“The most damaging phrase in the language is ‘We’ve always done it this way’.” – Rear Admiral Grace Murray Hopper
Have you always done endpoint security the same way? Are there gaps in your defensestodaythat you need to address? This article discusses these gaps and invites you toanonline seminarthat will show how these can be addressedwith Endpoint Detection and Response solutions.
Rear Admiral Grace Hopper was an innovator. She overcame many obstacles in her career and certainly was not afraid to challenge conventional wisdom. At the time of her retirement at 79, she was the oldest commissioned officer on active duty in the United States Navy.
Grace was instrumental in the development of the first English-based programming languages such as COBOL. She invented the term “debugging” after a moth got into an early computer. Rear Admiral Grace did not always do things the same way.
Endpoint protection platform or Endpoint Detection and Response?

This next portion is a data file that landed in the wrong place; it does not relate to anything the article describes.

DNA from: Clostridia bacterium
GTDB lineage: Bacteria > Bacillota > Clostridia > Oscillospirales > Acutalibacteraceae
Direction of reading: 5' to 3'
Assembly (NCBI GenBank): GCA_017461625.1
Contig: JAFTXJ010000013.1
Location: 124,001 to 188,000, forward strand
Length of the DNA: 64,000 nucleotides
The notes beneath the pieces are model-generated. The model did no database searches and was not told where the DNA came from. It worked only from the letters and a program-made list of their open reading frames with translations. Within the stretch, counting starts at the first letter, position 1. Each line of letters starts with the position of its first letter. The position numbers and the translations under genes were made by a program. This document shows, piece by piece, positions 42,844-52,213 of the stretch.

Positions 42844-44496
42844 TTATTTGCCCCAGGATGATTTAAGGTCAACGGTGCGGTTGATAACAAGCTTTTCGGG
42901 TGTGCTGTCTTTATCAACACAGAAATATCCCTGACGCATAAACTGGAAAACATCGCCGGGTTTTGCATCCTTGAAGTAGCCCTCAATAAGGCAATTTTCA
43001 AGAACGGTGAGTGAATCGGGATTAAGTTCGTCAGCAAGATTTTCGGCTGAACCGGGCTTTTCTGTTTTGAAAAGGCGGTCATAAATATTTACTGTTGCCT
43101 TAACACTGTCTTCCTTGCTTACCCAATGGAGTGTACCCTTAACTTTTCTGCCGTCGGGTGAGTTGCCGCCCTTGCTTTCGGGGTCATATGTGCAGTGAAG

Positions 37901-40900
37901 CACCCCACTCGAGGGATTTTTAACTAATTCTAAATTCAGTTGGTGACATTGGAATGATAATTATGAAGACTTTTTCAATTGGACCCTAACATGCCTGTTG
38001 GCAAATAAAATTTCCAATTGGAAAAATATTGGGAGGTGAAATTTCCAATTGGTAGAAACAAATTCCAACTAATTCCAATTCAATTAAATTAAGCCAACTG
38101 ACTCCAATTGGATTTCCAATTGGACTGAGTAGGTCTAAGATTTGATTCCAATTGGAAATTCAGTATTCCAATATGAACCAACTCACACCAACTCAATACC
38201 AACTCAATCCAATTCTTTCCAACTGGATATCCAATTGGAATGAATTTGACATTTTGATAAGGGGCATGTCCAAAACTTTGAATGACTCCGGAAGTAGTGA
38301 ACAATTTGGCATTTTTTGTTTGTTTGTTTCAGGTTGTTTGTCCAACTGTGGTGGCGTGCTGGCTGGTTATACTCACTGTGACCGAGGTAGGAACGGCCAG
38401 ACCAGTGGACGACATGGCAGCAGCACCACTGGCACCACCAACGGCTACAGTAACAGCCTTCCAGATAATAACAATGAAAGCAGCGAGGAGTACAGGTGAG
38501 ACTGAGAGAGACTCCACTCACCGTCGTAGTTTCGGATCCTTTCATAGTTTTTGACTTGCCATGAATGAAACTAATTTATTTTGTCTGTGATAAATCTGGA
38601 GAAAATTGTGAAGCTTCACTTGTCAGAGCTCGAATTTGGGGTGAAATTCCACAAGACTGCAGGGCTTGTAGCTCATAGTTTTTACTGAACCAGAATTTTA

Have you always done endpoint security the same way? Are there perhaps gaps in your defenses today that you should consider addressing?
Today’s Endpoint protection (EPP) solutions from top security vendors stop more malware and more diverse threat types than ever before. Artificial intelligence, machine learning and adaptive heuristics go far beyond the static and easily circumvented “virus definition files” of the past.
Pre-execution detection, on-execution blocking, and even post-execution termination are now common capabilities of top EPP products. There are fewer false-positive alerts, faster and more accurate detections and better explanations concerning what was detected and why. But EPP as a product category has fundamental limitations that every security leader should bear in mind. When everything is on the line for your business, you can’t lose sight of what goes unseen by endpoint protection tools.
Where Endpoint Protection Comes Up Short